UBC Theses and Dissertations

UBC Theses Logo

UBC Theses and Dissertations

Competition at the feed bunk during transition changes the feeding, standing and social behaviour of Holstein dairy cows Proudfoot, Kathryn Louise

Abstract

Transition dairy cows are vulnerable to negative consequences of depressed feed intake due to a transient state of negative energy balance that predisposes them to disease after calving. Competition has been identified as one factor that can decrease feeding activity in mid-lactation cows, but the effects of competition on the transition cow are less well understood. The objective of this study was to test the effect of a competition on the behaviour and feed intake of transition cows. Standing behaviour, feeding behaviour and dry matter intake (DMI) was monitored from 1 wk before to 2 wk after calving for 110 Holstein dairy cows. Social behaviour was recorded in the week before calving. Cows were assigned to a competitive (2:1 cows:bin) or non-competitive (1:1 cow:bin) treatment at the start of the study. Treatment groups were balanced for parity and baseline feeding data, resulting in 8 primiparous and 10 multiparous cows per treatment. Competition dramatically increased the number of agonistic behaviours between cows at the feeder. Primiparous cows showed no change in either feeding or standing behaviour when fed in a competitive environment; however, they increased their total meal duration and within-meal intervals in the wk -1 before and wk +1 after calving. In wk -1 before calving, competitively fed multiparous cows increased the frequency of visits to the feeder but consumed less feed at each visit, resulting in decreased daily DMI. Throughout the experiment, multiparous cows fed competitively spent less time eating at each visit and ate at a faster rate, particularly during the 2 wk after calving. Multiparous cows on the competitive treatment also increased the time they spent standing (without eating) compared to cows on the non-competitive treatment. Feeding rate was negatively correlated with social status in multiparous cows. In summary, the results of this study indicate that restricting access to the feeder increases agonistic behaviours regardless of parity, and cows of different parity and social status respond differently in terms of feeding and standing behaviour.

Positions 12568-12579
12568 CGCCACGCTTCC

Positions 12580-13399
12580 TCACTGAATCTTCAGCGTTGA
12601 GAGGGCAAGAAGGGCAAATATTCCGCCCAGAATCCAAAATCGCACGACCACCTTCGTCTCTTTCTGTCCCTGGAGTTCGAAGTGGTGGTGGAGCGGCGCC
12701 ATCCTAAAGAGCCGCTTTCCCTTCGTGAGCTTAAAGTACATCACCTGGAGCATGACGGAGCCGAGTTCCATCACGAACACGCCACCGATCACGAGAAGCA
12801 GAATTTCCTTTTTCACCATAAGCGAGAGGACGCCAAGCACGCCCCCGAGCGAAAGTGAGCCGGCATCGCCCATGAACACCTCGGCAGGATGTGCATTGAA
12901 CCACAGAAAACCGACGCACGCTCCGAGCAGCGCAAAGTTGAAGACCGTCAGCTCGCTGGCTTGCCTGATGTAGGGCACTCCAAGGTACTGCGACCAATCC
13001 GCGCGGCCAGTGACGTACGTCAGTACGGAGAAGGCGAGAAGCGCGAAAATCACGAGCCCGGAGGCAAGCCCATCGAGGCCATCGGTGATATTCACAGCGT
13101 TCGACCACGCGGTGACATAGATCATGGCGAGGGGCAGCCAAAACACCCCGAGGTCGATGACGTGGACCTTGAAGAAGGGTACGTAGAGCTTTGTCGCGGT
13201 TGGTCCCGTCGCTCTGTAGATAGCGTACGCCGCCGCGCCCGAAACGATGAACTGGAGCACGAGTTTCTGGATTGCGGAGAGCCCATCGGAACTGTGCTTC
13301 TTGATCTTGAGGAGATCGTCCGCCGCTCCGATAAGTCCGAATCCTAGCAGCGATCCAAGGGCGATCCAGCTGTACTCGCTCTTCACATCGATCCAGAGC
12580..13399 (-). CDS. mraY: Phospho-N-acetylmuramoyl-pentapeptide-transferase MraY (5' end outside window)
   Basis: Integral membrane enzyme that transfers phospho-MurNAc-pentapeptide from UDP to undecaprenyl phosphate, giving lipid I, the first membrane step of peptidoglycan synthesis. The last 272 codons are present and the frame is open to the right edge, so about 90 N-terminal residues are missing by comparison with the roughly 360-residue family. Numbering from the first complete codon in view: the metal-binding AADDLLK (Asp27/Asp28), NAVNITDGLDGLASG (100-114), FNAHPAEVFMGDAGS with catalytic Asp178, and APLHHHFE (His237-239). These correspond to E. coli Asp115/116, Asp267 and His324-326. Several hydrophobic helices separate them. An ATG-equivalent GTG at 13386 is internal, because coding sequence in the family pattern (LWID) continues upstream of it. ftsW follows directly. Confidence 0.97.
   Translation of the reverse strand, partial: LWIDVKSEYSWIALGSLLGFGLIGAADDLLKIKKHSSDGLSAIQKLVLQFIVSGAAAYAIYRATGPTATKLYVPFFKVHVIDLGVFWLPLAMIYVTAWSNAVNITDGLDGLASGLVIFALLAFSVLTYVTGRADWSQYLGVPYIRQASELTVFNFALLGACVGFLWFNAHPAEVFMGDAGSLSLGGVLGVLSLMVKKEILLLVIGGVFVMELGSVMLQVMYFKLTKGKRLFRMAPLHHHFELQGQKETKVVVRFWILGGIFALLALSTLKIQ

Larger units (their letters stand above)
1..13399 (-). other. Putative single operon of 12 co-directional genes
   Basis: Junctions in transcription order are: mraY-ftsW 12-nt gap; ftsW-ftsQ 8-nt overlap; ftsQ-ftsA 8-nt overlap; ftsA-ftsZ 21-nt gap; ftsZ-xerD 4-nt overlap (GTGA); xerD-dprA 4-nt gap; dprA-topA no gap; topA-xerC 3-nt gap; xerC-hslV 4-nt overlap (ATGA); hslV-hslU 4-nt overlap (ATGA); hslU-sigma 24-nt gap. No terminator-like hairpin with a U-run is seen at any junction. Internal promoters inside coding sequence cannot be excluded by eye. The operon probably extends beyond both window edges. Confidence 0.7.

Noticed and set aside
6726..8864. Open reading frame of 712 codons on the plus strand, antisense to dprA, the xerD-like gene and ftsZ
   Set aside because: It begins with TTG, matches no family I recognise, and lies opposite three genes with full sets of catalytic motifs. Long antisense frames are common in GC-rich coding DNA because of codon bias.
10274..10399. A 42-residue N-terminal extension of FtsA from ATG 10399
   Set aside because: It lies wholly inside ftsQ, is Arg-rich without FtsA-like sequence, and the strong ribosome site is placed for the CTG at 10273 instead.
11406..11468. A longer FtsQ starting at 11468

Item Media

Item Citations and Data

License

Attribution-NonCommercial-NoDerivatives 4.0 International

Usage Statistics